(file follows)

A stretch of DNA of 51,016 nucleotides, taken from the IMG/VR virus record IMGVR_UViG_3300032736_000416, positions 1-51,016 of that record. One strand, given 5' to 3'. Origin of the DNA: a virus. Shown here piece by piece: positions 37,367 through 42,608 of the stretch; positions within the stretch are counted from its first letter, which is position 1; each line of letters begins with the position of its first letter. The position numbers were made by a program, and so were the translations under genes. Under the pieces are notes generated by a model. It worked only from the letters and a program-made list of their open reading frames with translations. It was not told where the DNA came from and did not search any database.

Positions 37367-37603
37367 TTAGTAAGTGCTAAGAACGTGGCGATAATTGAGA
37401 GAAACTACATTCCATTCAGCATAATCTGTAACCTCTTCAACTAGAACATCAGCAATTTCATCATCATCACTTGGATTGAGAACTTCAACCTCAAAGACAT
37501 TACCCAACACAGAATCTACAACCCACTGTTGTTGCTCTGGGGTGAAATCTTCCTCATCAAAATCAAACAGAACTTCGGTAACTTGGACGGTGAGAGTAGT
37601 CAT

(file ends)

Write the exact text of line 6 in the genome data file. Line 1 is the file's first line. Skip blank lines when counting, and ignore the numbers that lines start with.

37601 CAT